Senior vs. Senior: NHL returns to Winnipeg
A regular feature that puts a senior student and a senior citizen in the ring to duke it out over an issue of the day. This week, Ashley Wiebe took the first swing.
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Hey there, time traveller!
This article was published 03/07/2011 (4112 days ago), so information in it may no longer be current.
Give me a new store any day of the week
I like to think realistically when it comes to a lot of things in my life. I have to see something before I believe it. And I couldn’t be excited about something that didn’t come with a name. People were hyped and excited about buying into a franchise, but do they really know what they bought into?
The only good thing I’ve seen about the announcement of the NHL team coming to Winnipeg is that for a few nights and one long day, it brought everyone together. Then again, so did the Stanley Cup playoffs and look how that turned out.
I only have one word for what I felt after seeing what happened in the city of Vancouver: horrified. It makes me sick to think this is what people are capable of — and over something as meaningless as a sporting event. I strongly believe that riot would have happened even if Vancouver had won the Stanley Cup. Something of this magnitude doesn’t happen all the time in Canada but when I think of what could happen at Portage and Main, that is exactly what I see.
Maybe the 20-something male inside of me would be overjoyed to hear about the return of the NHL. Maybe it would give my dad and I something to bond over. But the 20-something female I am thinks it’s crazy, the way people act, how quickly the tickets sold out and how excited people are.
Winnipeg seems to have forgotten its priorities: better roads, cleaning up downtown lowering crime rates. What about that stadium? Or the human rights museum by The Forks? Should we be focusing on one task? I think Winnipeg is getting ahead of itself. We don’t need an NHL team. We need to be able to take the bus home after 11 p.m. and not be worried. We need to be reassured that when our neighbour’s house gets broken into, police have the situation under control. We don’t need to be shutting down whole intersections for people to party.
Then again, I get excited about new stores, like H&M and Ikea, coming to Winnipeg. I’m not sure how many 20-somethings can say that.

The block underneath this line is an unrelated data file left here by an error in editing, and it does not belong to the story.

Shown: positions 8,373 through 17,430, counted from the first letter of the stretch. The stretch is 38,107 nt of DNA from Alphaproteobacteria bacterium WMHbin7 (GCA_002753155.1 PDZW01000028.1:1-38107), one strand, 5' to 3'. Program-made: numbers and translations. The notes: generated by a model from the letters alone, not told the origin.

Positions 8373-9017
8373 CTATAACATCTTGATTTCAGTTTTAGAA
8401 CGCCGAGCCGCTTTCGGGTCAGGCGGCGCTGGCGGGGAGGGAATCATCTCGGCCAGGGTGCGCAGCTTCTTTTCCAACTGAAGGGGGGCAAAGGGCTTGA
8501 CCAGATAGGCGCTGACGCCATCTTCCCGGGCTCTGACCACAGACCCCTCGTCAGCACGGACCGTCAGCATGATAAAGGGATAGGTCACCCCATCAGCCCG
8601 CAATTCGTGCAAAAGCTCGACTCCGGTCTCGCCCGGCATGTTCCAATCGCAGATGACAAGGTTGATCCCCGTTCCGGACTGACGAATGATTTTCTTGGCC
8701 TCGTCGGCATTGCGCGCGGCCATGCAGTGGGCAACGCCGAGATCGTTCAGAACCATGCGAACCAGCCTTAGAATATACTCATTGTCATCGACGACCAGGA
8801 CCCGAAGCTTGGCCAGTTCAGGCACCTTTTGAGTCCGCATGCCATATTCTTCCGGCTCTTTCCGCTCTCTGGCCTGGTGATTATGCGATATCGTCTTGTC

— Ashley Wiebe is a senior Creative
Communications student at Red River College
a sign of immaturity
All this hullabaloo about hauling the Jets out of a bygone hangar to taxi down to the MTS Centre for takeoff is ridiculous. They’ve crash-landed once before in Winnipeg so who’s to say it won’t happen again, reducing their screaming fans to a sobbing bunch of losers? And even if the Jets manage to stay aloft, is it really such a big deal?
Just what kind of values (or lack thereof) do people have when grown men weep for joy at the prospects of a hockey team coming to town? Are they that emotional when they observe homeless people lying on the streets when it’s 30 below? Or when flood victims have lost their homes and livelihoods? Or even when their own sons and daughters score big in amateur sports? Just what priorities are the city of Winnipeg reflecting when so much media coverage is given to a multimillion-dollar enterprise, the long-term trickle-down benefits of which are dubious? At one point, I thought it unfair that the team should be called the Winnipeg Jets and not the Manitoba Jets, as if nobody beyond the Perimeter ever supports them. At least now the whole province won’t be identified with them, especially among Americans, many of whom don’t even realize that Winnipeg is in Manitoba.
And I agree with Ashley that the prospects of mob mentality, the likes of which we saw in a positive way at the announcement the Jets were coming, could just as easily sway to the other extreme. Senseless rioting that could destroy the heart of downtown and put a blight on the entire city is not what law-abiding citizens want to see or experience.
The whole emphasis on the Jets coming back smacks of a kind of immaturity that ignores other businesses and the arts in favour of a sport where violence has become the norm, salaries cannot be justified and any contributions to society as a whole is questionable. Professional sports may have its place, but not as a priority. The Jets may be flying high for now, but let’s see what happens when fans come to their senses and fully realize the price they have to pay for future tickets is not worth the trip.
When it comes right down to it, maintaining a balance is what life is all about, whether it’s involvement in sports, participating in music or even visiting the future Ikea.
— Alma Barkman is a Winnipeg freelance writer,
photographer and homemaker